“I want to start out by reading to you recalling the words of some old, white, dead European men,” said Peggy Hagen, sarcastically emphasizing the last five words to ensure that her disdain for feminism was registered. Hagen, the organizer of Friday’s Stand Up for Religious Freedom rally held outside Democratic Rep. Elijah Cummings’ Ellicott City, Maryland constituent office, proceeded to read from the Declaration of Independence, using a small walkie-talkie as a makeshift bullhorn.
“Our liberty, our freedom of religion, inalienable, granted by God, and enshrined in our Constitution, is under attack,” Hagen added, parroting the talking points of the national effort by anti-contraception activists who staged 140 simultaneous rallies across the country on Friday. Hagen, a waitress at Carrabba’s who told me she wasn’t particularly political before she learned of the Obama administration’s contraception coverage requirement in January, called the contraception benefit “coercion,” an “infringement of our conscience and our religious freedom,” “indefensible,” and “unjustifiable before God.”
When Hagen pointed out that Cummings, a Baptist and son of a minister, was among the mandate’s “strongest supporters,” a woman in the crowd of about 250 shouted, “he’s going against God!”
A rally of this sort in historic Ellicott City, which is composed largely of a few narrow blocks of cafes, bars, shops, and a railroad museum, was an oddity. Some driving by honked and yelled “Obama rocks,” while others walked by incredulously or registered approval of President Obama. Cummings’ district includes Baltimore and this stretch of Howard County south of the city, which is less urban and more white. But while Maryland is a heavily Democratic state (as is Cummings’ district), the Maryland Catholic Conference, the national Stand Up for Religious Freedom coalition, and the local anti-choice group Defend Life, had spread the word about the rally, attendees said.
Hagen, a Third Order Lay Missionary of Charity (Mother Teresa’s order), told me she chose Cummings’ constituent office as a rally site because “he’s the one who sponsored Sandra Fluke to speak. This is to show that no, he does not speak for all women, women do have a voice and women do not stand for this.” Cummings, the ranking member on the House Oversight and Government Reform Committee, heard Fluke’s testimony as part of a separate panel convened by Democrats after the Committee’s chair, Rep. Darrell Issa (R-CA), blocked her from testifying.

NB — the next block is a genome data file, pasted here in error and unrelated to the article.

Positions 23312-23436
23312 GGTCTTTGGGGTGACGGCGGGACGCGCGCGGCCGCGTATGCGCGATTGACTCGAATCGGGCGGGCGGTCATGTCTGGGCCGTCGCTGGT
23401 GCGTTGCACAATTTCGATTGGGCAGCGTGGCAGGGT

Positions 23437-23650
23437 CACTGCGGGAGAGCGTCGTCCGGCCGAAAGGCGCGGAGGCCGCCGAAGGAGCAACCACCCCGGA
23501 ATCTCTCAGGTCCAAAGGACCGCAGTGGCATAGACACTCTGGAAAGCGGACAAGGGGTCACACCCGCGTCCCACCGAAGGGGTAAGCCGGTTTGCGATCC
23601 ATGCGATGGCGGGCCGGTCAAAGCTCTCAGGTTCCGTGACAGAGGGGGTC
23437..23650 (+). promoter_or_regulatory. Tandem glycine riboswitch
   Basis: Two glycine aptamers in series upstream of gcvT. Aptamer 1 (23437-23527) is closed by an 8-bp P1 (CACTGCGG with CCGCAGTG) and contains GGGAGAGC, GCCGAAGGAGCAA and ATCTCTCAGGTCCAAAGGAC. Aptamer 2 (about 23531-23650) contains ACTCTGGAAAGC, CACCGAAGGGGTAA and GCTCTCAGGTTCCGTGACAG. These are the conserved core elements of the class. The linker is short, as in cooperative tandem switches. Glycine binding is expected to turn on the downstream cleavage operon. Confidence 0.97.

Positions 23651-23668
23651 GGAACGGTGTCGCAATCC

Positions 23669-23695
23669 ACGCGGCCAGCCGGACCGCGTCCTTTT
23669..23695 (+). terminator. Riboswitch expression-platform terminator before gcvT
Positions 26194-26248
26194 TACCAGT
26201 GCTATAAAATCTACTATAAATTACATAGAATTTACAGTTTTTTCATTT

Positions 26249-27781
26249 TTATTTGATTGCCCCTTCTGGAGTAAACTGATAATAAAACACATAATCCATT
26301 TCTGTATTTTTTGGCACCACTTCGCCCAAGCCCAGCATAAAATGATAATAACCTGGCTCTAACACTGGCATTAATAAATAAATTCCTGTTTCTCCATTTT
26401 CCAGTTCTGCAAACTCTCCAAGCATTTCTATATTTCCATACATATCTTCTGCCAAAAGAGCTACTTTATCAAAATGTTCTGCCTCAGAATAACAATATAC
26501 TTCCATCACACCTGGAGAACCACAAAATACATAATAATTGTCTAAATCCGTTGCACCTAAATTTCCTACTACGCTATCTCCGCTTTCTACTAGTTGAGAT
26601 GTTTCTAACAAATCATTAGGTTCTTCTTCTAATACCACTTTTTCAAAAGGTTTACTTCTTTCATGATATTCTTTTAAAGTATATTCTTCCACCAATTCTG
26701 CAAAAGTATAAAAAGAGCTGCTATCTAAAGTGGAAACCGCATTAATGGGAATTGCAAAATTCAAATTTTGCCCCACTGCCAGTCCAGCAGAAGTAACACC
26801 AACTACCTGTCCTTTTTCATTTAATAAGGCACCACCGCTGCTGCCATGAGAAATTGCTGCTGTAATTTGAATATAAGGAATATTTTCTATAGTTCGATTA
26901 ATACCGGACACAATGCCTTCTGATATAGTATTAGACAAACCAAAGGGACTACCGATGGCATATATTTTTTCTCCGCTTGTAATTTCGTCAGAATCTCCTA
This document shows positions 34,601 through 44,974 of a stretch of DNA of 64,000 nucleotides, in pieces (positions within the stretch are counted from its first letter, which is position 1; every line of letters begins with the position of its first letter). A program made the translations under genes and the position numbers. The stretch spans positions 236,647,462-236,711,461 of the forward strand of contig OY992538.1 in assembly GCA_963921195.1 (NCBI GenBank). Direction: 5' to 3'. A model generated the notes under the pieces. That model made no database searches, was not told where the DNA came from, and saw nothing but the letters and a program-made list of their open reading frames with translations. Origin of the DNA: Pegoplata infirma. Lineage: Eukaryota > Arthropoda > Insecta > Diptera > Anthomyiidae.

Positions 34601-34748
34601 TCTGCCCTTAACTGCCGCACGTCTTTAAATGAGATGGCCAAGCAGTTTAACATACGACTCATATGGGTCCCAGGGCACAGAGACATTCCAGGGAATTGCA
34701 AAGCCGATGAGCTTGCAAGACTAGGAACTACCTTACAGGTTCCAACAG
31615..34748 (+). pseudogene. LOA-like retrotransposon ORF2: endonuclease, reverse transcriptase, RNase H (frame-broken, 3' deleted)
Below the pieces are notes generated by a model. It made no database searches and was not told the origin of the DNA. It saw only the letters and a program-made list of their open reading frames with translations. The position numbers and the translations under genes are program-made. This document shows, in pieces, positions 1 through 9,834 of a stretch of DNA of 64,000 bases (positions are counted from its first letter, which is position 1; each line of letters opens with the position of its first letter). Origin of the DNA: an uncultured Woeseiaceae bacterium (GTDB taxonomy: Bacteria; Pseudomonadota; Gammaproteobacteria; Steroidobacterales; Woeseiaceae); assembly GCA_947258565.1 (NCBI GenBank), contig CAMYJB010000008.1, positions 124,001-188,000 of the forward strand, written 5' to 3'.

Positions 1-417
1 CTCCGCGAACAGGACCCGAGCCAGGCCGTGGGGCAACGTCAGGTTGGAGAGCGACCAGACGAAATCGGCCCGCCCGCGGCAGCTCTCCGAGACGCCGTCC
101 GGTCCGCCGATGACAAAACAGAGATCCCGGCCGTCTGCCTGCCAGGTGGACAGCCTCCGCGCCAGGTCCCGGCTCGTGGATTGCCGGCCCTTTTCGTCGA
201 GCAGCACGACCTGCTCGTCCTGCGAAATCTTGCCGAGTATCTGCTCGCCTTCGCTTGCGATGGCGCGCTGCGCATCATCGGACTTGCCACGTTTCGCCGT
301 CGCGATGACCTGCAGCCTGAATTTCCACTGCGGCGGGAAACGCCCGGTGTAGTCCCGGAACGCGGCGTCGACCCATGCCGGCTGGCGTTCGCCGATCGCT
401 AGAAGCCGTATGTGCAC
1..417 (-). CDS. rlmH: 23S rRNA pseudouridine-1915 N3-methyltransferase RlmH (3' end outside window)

In an attempt to turn the tables on the Democrats’ complaint that Issa’s opening panel was made up entirely of men, Hagen insisted that women like her are being silenced by Cummings. At the rally, there were men and women of all ages—some older, some with school-age kids, some with babies in strollers. In noting that some women were unable to attend the rally, Hagen lamented, without irony, “we women, we cannot win… we are working or we are home with the babies.”
“We are united with men,” said Hagen in her speech. “They are not our oppressors.”
Earlier in the week, Cummings had published an op-ed in the Baltimore Sun, explaining, “I chose Ms. Fluke to speak for the millions of women across the country who are affected by the new rule,” and that, “as the son of a minister from a small church in Baltimore, I understand the position of the faith-based community on this issue. I know—both through my faith and my legal training—that we have an obligation as a nation to make accommodations, where appropriate, to avoid undue interference with the practice of religion in this country.”
Conservative claims of infringement of religious freedom, as Cummings pointed out, are on shaky constitutional footing. Although Catholic Charities lost challenges to similar policies in state courts in California and New York, several Catholic and evangelical universities have sued HHS in federal courts around the country, charging that the contraception coverage requirement violates their religious freedom. While a federal court has yet to rule on the mandate, a ruling issued late Friday night demonstrates how the claim of infringement of religious freedom undermines the First Amendment’s prohibition on government establishment of religion.
In that case, the American Civil Liberties Union had challenged an HHS policy allowing the USCCB, which received funding under the Trafficking Victims Protection Act, to refuse to refer victims of rape and sexual assault for contraceptive and abortion services. Although the Bishops and their Republican allies argue that requiring them to refer women and girls for reproductive health services amounted to a government interference with their religious freedom, Judge Richard Stearns held that allowing them to refuse to make these referrals amounted to an impermissible government endorsement of religion.
While that case would not require courts outside of Massachusetts to reach the same conclusion, or to reach the same conclusion in the lawsuits against the insurance coverage requirement, it does provide a roadmap for how a court would weigh a Free Exercise claim against an Establishment Clause claim.
A Catholic Affair
Although it featured Protestant ministers, the Ellicott City rally was principally a Catholic affair. When Bishop Mitchell Rozanski, the Seaton Vicar of the Archdiocese of Baltimore, led the group in Catholic prayer, virtually everyone in the crowd prayed aloud along with him. The mention of Baltimore Archbishop William Lori, the chair of the US Conference of Catholic Bishops Ad Hoc Committee on Religious Liberty, drew approving applause.